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Tuesday, August 7, 2012

Iran Backs Syrian Government, Blames U.S. for “Warmongering”

Iran’s National Security Advisor Saeed Jalili met today with Syrian President Bashar al-Assad, who hadn’t been seen since four of his closest aides were killed in a bomb attack almost three weeks ago. Assad said he was determined to “cleanse the country of terrorists,” adding that it was “capable of thwarting foreign conspiracies.” Meanwhile, Iran’s Foreign Minister Ali Akbar Salehi asked Qatar and Turkey to pressure Syrian rebels into freeing 48 kidnapped Iranian pilgrims. Iran Military Chief, General Hasan Firouzabadi, accused Saudi Arabia, Turkey, and Qatar of supporting U.S. “warmongering” in the country, holding them responsible for the violence.

Companies Set to Pay Record $8 Billion in Penalties in the U.S.

Companies in the U.S. are poised to pay a record $8 billion in penalties as disputes are resolved and lenders are sued on mortgages, but also because the Justice Department is investing more resources investigating and prosecuting corporate fraud, the New York Times reports. This is affecting a variety of sectors, from pharmaceuticals to defense, and of course financial institutions. This does not mean individuals are being held accountable, and many executives are easily escaping charges. First, it is hard to convict single individuals when they are backed by their company’s fine print. Second, it is more lucrative to go after the companies themselves. Mostly, though, it’s difficult to pin deeds on single people. The last in line is U.K. bank Standard Chartered, whose stock dropped the most in 24 years today after analysts said it could pay as much as $5.5 billion for dealing with Iran and violating U.S. money-laundering laws.

Over 50 Dead in Manila Floods, 250,000 Displaced

Torrential rains in Manila, the capital of the Philippines, have caused over 50 deaths and forced the evacuation of over 250,000 people in the last several days. The authorities called a state of emergency, triggering rescue and relief efforts. Yesterday, as much as half the city was under water, falling today to about a third. The floods also caused landslides around Manila that have already cost lives. In 2009, rains killed 900 people.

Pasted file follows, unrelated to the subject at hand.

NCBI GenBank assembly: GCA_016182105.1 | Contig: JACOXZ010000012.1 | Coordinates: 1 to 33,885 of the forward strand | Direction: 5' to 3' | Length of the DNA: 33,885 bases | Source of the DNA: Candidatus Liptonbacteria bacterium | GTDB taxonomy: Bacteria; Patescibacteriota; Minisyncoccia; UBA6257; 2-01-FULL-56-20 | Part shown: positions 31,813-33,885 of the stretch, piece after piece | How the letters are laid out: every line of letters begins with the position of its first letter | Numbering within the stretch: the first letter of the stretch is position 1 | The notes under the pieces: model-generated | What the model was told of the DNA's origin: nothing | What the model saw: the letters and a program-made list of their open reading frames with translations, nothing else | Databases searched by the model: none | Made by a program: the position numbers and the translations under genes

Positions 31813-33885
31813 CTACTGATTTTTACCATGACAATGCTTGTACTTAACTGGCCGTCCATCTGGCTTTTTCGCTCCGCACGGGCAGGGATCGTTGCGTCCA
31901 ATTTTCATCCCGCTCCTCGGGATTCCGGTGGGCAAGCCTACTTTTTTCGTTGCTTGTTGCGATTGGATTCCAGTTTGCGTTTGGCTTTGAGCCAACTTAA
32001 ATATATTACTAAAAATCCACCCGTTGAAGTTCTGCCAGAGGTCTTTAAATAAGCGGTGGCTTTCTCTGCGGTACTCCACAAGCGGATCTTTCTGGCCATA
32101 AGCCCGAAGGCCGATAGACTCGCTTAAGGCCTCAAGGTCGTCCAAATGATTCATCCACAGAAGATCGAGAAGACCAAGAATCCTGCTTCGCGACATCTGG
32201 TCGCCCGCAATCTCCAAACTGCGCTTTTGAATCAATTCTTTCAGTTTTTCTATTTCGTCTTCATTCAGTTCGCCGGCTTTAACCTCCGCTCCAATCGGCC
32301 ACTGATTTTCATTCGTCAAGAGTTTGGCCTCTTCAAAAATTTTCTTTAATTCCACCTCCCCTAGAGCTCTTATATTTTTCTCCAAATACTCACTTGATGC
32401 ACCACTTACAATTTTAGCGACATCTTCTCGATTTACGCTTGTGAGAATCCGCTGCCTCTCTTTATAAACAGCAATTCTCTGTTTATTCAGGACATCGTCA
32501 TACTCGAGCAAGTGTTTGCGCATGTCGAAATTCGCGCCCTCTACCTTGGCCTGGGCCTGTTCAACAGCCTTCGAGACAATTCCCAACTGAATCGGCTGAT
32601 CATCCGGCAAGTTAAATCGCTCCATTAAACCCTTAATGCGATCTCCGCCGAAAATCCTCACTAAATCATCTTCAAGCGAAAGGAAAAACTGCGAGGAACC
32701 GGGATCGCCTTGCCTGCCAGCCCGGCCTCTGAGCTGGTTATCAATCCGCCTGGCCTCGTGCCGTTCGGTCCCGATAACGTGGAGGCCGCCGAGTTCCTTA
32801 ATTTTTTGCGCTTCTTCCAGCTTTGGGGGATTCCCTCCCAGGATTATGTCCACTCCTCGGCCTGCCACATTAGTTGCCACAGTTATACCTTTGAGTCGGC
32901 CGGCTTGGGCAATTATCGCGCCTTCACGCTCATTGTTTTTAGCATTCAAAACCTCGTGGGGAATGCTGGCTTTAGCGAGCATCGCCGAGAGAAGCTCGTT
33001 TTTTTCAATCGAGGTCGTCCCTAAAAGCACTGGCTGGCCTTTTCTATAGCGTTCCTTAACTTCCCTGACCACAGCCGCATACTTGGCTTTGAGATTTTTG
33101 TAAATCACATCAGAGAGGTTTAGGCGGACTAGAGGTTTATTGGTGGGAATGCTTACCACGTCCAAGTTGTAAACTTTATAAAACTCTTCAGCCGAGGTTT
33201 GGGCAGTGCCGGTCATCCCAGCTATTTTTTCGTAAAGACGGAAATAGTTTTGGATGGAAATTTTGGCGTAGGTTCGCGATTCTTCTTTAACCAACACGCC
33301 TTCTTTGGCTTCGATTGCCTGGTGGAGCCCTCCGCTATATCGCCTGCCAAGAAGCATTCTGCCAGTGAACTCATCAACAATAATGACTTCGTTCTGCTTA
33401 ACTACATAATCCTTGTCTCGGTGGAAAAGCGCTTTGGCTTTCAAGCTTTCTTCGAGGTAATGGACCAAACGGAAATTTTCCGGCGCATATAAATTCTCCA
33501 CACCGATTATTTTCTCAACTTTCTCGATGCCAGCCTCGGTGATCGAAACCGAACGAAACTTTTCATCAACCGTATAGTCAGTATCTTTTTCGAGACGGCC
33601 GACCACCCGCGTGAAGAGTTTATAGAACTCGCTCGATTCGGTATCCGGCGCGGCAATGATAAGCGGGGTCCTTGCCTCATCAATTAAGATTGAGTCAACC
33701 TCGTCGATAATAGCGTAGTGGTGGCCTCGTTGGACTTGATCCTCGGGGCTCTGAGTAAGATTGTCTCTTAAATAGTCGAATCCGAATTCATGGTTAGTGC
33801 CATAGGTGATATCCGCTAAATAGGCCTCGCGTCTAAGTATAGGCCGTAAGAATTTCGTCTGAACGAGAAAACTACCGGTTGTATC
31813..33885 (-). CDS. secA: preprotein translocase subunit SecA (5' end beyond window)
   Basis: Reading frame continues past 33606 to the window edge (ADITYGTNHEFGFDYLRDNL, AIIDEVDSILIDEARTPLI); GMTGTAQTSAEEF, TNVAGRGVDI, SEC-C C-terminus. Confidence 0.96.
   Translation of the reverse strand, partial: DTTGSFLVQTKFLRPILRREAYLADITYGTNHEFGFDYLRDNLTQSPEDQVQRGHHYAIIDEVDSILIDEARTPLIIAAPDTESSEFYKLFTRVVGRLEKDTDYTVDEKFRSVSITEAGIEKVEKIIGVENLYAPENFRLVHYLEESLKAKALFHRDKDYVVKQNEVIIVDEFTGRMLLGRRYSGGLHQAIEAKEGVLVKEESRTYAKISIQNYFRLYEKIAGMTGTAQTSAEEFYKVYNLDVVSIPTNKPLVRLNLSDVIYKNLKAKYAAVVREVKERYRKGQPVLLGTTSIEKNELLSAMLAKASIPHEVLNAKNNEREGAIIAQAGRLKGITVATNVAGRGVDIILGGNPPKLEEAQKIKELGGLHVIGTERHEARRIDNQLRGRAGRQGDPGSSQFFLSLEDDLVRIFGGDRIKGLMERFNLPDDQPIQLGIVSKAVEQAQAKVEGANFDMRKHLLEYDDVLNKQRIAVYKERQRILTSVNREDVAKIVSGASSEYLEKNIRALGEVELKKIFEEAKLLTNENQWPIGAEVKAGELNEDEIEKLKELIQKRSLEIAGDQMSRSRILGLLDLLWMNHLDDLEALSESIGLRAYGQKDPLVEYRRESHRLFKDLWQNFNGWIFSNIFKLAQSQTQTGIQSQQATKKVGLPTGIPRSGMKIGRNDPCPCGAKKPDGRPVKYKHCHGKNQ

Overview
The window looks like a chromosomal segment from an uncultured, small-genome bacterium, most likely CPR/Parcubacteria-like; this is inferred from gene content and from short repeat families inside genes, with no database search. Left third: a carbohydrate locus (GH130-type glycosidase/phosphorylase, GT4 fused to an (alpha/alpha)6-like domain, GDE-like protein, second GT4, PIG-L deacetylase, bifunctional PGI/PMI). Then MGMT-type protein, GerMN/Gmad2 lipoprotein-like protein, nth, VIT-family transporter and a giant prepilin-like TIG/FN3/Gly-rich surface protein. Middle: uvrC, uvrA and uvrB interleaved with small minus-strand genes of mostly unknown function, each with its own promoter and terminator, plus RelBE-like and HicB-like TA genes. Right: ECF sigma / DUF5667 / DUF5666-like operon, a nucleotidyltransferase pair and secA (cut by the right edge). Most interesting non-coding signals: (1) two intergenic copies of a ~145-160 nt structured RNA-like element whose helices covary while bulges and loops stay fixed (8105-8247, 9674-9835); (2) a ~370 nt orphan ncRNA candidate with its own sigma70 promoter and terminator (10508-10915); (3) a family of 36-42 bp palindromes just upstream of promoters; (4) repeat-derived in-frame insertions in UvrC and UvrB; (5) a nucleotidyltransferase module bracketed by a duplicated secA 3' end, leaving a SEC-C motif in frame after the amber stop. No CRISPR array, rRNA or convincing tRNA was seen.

Wealthy Threaten to Leave France over 75% Tax Rate

French high earners are wondering whether they should be ready to leave their country as France’s President François Hollande prepares to make good on his campaign promise to impose a 75 percent tax rate on those who make over €1 million ($1.24 million) a year. Hollande, the first socialist president since François Mitterrand, is trying to to rebalance the country’s budget. The parliament, with a majority of socialists, will take up the bill in September. There are doubts about the efficacy of this project, however, as there are relatively few people who would be targeted: the revenue from this measure would be insignificant to the total €33 billion in new income Hollande promised to raise next year. Many companies are considering moving high-paid executives to countries like Britain, Belgium or Switzerland. For this reason, and because of stringent labor laws, foreign companies are choosing other destinations for investment and hiring.

Chevron Refinery Fire in San Francisco Bay Area Pushes Gas Price Up

A fire in a Chevron oil refinery in Richmond, California, caused the price of gasoline to rise today. The company was forced to close the plant, which is the state’s third largest at 240,000 barrels a day. The fire is under control, and there is no word as to when the refinery will reopen, but the impact will be felt all over the West Coast, from Seattle to San Diego, as California-blend gasoline rose the fastest in a single day since at least 2007. The refinery is one of the oldest in the country, but residents have long been concerned about environmental impact. No casualties were reported, although hundreds of people sought medical help for breathing issues.

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